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Eating with Out-of-Town Visitors

My folks came to town last weekend for the Mother’s Day holiday and just to get a dose of the Big Apple. They hadn’t been up here for a while so it was great to spend time with them and to run around the city doing different activities. The great thing about when they come to visit is that we generally eat very well; it’s sort of a common, shared hobby, this interest in food.

In fact, the trips of anyone in my family are usually planned around when and where to eat, and even though we didn’t go to anyplace entirely new this visit, we did get to do the rounds of some great standbys. We also got to check out the changes that had taken place at a couple of places that we’d been to before. These are each, in their own way, some of my favorite places to eat in the city.

There’s just one big caveat to these listings. You’ll notice that I didn’t take any pictures of the dishes that we ate. There’s been some chatter on the blogs about whether or not it is appropriate to take photos in restaurants, with quite a few votes on the nay side. While food doesn’t generally fidget around like squirmy children, it can be just as difficult to get the right, publishing-worthy shot with the lighting and shadows, and constant flashes can annoy other customers. I’ve decided that, henceforth, I will not be taking pictures in restaurants unless I really feel that it would not be a detriment to others’ enjoyment of their meals or the setting is conducive to it. Instead, I invite you to try these places so that you can see their wares yourself.

Arrival – Dinner

Avra Estiatorio (141 East 48th Street btwn Lexington and 3rd Avenues;

The first evening they were in town, I met my parents at a restaurant near my office. My mom gets the credit for finding this place. I’d probably walked by it a dozen or more times and had pretty much written it off as a typical Midtown business-lunch joint, most likely Italian. I was completely wrong; it’s Greek.

This has become one of my new, all-time favorites at anytime. I think the only meal I haven’t eaten here is breakfast, and that’s because they don’t serve it. This time, my dad and I had the lamb chops. My mom took advantage of a seasonal specialty and had the langoustines, which are one of those rarely-found delicacies. She had a bit of a struggle with her choice, as they were also offering soft-shell crabs that evening.

I’ve found that it’s generally pretty hard to go wrong with any of the choices on their menu. The fresh fish (on display in the back of the restaurant), cooked simply with just an extra drizzle of olive oil is delicate and sweet; the green beans cooked in tomatoes are meaty and tangy; and their dips with bread can make (and have made) a meal in and of themselves. They have a selection of Greek wines as well which pair nicely with their food offerings.

Day 1 – Dinner

Water’s Edge

(East River at 44th Drive, Long Island City, NY;

It’s hard to believe, but, yes, we did travel to another borough for dinner. A friend of mine and I had been here during Restaurant Week a few years ago. My mom was in town at the time and joined us. The decor is a little on the kitschy, overstuffed side for my tastes (lots of pastels and florals), but, when the sun goes down and the lights go on across the river in Manhattan, the view is splendid and makes the trip across the river completely worth it.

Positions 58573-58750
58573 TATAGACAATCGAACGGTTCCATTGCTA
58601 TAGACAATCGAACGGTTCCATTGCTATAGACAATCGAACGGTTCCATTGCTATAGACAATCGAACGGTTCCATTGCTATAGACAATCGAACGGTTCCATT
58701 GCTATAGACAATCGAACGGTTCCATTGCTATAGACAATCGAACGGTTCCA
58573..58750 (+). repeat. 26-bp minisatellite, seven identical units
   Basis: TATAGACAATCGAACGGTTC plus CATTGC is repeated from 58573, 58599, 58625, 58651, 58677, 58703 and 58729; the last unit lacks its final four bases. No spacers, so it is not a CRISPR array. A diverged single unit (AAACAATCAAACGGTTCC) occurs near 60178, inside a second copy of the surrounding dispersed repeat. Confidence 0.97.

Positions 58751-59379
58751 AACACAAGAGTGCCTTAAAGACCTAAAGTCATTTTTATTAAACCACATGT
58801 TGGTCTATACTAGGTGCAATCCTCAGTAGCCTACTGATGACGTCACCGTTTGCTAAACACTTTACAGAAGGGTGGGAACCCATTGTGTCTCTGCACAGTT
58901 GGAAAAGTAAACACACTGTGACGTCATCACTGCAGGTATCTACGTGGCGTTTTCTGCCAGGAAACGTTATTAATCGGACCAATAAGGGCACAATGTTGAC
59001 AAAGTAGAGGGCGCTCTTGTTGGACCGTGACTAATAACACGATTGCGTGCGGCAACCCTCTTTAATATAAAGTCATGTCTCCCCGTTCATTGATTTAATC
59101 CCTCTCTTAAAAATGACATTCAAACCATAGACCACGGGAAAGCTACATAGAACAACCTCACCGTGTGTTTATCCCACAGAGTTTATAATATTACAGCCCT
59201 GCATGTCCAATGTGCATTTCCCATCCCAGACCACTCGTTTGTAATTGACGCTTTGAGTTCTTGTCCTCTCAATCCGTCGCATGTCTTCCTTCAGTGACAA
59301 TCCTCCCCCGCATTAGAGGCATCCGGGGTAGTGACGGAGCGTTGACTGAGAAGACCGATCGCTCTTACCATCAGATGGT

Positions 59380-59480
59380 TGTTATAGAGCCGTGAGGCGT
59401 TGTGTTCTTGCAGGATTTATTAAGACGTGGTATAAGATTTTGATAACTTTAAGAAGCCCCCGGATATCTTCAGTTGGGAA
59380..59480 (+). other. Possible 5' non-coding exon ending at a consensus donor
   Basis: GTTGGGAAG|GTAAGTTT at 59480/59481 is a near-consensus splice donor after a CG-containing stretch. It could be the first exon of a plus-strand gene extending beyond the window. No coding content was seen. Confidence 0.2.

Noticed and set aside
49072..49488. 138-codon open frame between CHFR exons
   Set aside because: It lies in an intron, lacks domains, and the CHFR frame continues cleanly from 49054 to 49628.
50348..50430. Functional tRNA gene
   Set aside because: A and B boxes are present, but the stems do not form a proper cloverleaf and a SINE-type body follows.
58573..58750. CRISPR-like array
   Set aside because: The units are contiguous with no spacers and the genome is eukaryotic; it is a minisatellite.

The food is quite good and the chef creates some intriguing combinations. This type I had a great yellowfin tuna tartare with crème fraîche and a touch of caviar. For dinner, I had pink snapper and spinach wrapped in puff pastry and service with a chunky lobster sauce. My folks started their evening with a savory strudel of hearts of palm with proscuitto. They also had the duck legs served with a swiss chard tart. On a previous trip, I’d had a wonderful dish of grilled scallops with a truffle foam that was just amazing.

The menu has changed somewhat from our previous trips and gone from being ala carte to prix fixe. There was a change of chef recently, and I guess it makes it somewhat easier for to plan his selections, but it was a bit of a shock, as we’d not been there in a while and didn’t know this. The service was the same as it has been on our earlier trips and the view was still as spectacular as ever. The website gives the details of the free ferry service that the restaurant runs from 34th Street in Manhattan for restaurant patrons.

Day 2 – Breakfast


(1295 Madison Avenue btwn 92nd and 93rd Streets;

My parents, especially my dad, don’t mess around getting out of bed in the morning. Brunch doesn’t normally start until about 11:00 a.m. most places. They’d been to a neighborhood joint for breakfast the day before, while I was a work, but I knew from past experience, that that restaurant wouldn’t be open early enough for us.

Once place they’d considered but decided to pass on the day before was a pretty famous brunch locale in this city: Sarabeth’s. Noted for its long lines for weekend meals, I had a good feeling that we’d be able to beat the rush as I was running around with the early-riser crew. I wasn’t wrong.

The food is well-done, large-portioned brunch standards. This time around I had the salmon eggs benedict and my favorite, their 4 Flowers Juice. My dad had their potato waffles with chicken sausage, served with sour cream and apple sauce. It looked great. I can’t remember what my mom had but she asked for the pumpkin muffin with it, which looked delicious. On a previous trip, I had their omelette with red peppers, tomatoes and cheese, which I’d really enjoyed.

With locations on the Upper East Side, Upper West Side, Central Park South, and at the Whitney, Sarabeth’s has itself in great locations for the traveler looking to get a hearty breakfast with enough fuel to tackle both shopping and sightseeing. The link above will give you the exact address of each location as well as their hours of operation. You can also check them out for tea and dinner as well.